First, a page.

Fox Hunting Life with Horse and Hound

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FHL wants your hunt reports! Stories and photos. Submit yours here.

Opening Meet at Scarteen: A Centuries-Old Tradition

scarteen.huntsman.cropped.powerMoving off to Opening Meet in the village are Chris Ryan, MFH (at left) and huntsman Raymond O’Halloran, leading staff, hounds, and a select few. Joanna Turvey (center) wears the colors of the South Notts Foxhounds (UK).  / Catherine Power photo

Recorded Scarteen history only goes back to the early seventeen hundreds, so we don’t know exactly how long the opening meet has been held in Knocklong, Ireland. But through those centuries that have been recorded, the venue has remained an unbroken tradition.

Part and parcel of that tradition is to have hounds and followers (both foot and mounted) blessed for the coming season. This ecclesiastical duty falls to the local padre who came to the kennels with bell, book and candle to invoke Divine support. No doubt our young huntsman welcomed this as any huntsman would. However, a huntsman in his first season particularly needs a bit luck and a tail wind to see him through.

New Huntsman Debuts at the Galway Blazers

blazers.crop.mullinsAnthony Costello is the new huntsman at the Galway Blazers. /   Noel Mullins photo

The Galway Blazers (IR) is a knick name for the County Galway Hunt, the formal name certainly possessing less flair. (Flare?) One account suggests the Blazers acquired their soubriquet when, during a hunt ball in Birr, County Offaly (following a joint meet with the Ormond Foxhounds), the hotel burned down. Alternatively, the term, blazers, might refer to duelling or blazing as the practice was known. Some of the Blazers’ followers had a reputation for duelling!

When I was growing up hunting with the Blazers, Thursdays were the days to bring out young horses and ponies new to hunting. Often we came home on a different pony or horse than we started with as we had our fair share of falls! For that reason, I would not normally have thought of going to a Thursday meet this season, but I am really glad I did.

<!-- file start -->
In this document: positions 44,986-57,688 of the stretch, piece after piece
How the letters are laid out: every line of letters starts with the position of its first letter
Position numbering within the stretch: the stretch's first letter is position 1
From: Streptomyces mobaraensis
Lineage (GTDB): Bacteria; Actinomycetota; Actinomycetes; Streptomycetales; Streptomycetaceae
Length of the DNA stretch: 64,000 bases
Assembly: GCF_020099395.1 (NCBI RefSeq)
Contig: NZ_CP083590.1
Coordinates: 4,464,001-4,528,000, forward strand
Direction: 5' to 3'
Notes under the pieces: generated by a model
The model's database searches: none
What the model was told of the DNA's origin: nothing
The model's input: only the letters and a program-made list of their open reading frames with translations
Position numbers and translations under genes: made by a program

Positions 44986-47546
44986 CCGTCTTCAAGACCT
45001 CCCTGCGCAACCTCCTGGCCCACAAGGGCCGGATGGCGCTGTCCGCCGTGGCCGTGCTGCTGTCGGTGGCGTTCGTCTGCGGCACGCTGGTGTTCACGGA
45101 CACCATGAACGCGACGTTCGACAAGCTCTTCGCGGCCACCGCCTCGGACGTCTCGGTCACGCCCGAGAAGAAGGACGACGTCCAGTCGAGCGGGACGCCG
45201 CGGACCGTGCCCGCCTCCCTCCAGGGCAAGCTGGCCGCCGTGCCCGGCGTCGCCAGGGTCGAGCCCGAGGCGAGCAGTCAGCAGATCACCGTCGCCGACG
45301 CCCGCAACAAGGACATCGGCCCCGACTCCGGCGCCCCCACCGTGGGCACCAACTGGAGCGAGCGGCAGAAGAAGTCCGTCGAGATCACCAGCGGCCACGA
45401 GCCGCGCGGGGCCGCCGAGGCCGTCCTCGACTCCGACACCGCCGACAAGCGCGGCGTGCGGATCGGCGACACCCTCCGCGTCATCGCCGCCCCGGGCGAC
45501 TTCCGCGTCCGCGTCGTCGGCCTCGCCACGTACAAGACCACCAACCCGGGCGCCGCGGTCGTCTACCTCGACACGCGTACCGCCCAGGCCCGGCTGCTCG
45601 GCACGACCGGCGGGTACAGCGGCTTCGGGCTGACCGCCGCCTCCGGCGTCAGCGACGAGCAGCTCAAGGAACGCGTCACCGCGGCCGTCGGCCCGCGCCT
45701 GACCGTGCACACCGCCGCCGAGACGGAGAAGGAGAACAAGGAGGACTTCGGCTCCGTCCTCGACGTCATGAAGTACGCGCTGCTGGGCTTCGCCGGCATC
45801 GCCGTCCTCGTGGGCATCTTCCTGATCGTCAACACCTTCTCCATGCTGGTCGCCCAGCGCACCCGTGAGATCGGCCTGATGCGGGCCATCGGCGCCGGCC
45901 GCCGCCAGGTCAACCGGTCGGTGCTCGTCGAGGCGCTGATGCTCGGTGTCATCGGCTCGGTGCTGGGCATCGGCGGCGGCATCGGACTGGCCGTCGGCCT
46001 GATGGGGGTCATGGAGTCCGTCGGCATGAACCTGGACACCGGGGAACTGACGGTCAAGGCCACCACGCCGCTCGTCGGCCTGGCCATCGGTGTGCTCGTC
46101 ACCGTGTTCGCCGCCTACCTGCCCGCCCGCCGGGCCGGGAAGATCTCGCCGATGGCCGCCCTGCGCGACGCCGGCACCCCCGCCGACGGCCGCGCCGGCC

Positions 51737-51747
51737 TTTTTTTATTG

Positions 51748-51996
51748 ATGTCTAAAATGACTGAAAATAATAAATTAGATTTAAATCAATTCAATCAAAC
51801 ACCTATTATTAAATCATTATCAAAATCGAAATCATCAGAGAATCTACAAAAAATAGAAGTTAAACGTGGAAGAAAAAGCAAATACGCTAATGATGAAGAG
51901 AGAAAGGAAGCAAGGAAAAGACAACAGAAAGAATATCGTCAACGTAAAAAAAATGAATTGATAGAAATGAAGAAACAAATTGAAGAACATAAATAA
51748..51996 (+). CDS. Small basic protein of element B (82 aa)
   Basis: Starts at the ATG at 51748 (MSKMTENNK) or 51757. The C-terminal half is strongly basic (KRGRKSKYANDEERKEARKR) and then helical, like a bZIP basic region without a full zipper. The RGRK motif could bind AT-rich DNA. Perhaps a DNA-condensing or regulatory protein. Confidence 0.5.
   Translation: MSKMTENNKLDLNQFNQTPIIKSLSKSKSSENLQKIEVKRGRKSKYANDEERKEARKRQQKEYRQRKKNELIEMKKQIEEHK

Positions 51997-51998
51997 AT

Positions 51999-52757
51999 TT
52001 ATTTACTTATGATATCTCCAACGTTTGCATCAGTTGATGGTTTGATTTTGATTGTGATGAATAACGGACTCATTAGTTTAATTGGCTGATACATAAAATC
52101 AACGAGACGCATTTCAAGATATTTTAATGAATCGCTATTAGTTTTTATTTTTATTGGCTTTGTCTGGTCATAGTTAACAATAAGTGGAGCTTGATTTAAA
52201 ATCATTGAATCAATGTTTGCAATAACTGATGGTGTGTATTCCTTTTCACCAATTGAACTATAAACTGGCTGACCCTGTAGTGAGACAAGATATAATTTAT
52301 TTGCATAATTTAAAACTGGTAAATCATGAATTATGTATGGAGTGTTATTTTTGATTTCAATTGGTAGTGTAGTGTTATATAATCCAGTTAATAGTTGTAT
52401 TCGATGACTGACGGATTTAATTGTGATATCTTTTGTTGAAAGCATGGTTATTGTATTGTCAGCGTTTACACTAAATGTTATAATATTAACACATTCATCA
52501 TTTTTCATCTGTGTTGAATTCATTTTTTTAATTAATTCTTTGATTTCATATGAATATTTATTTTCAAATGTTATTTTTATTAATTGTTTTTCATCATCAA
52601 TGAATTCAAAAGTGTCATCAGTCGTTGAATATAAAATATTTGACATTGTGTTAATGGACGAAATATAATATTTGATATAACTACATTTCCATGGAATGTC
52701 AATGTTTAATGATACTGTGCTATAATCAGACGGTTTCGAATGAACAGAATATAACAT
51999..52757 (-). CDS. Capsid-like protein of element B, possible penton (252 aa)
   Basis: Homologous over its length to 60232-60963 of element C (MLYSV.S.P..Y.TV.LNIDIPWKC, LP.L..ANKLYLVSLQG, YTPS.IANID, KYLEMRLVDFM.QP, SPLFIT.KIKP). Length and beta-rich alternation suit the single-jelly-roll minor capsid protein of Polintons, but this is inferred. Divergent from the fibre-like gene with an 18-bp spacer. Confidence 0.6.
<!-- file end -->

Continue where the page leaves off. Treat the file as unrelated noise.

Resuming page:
Wentworth Hunt Enjoys Good Hunting on Opening Day

wentworth.stacy howe.james mertzStacy Howe provides bagpipe music during Wentworth Hunt's Opening Meet ceremonies. / James Mertz, Suddenly Still Photography

The Wentworth Hunt opened its formal foxhunting season on Saturday, September 30, 2017 at Yorkfield Farm in Kensington, New Hampshire. The Blessing of the Hounds was led by Wentworth Hunt member and Pastor David Maguire. Bagpipe music was provided by Stacy Howe. The light drizzle and forty-seven degree temperatures deterred neither the twenty-six riders, horses, hounds, spectators, and supporters nor our “fox,” Michelle Myrdek, who laid the drag.

Huntsman Rachel Duffy hacked down and across the road and sent hounds into a fully mature cornfield, while the field skirted northeast around the perimeter. Our strike hound, De La Brooke Vernon ’13, found early then lost. Hounds worked quickly through the tall, wet corn, and we soon heard Vernon open again, honored by Moore County Zombie ’13 and soon others. Hounds burst out of the corn, hunted through a thin covert, and into a large hayfield where the field was treated to a spectacular view of the pack working in the tall grass. The hounds soon accounted for their “fox” near an old cemetery and were praised.

Mr. Stewart’s Cheshire Foxhounds Welcomes the Hark Forward Tour

cheshire.magner foxhounds.barb smithHuntsman Barry Magner collects hounds.  /  Barbara Smith photo

The fourth Friendship Meet on the Hark Forward Tour of scheduled hunts and performance trials was at Mr. Stewart’s Cheshire Foxhounds in Unionville, Pennsylvania. During the month of September we traveled a distance of three thousand miles and visited nine hunts.

The Cheshire is revered as one of the best foxhunting establishments in North America, renowned for big fences, protected countryside, and a distinguished history. When you hunt here, everyone asks, “Did you jump the line fences?” Yes, we jumped one of the line fences first! Everyone spreads out and picks a panel of three-rail fencing and off you go, foxhunting with Cheshire!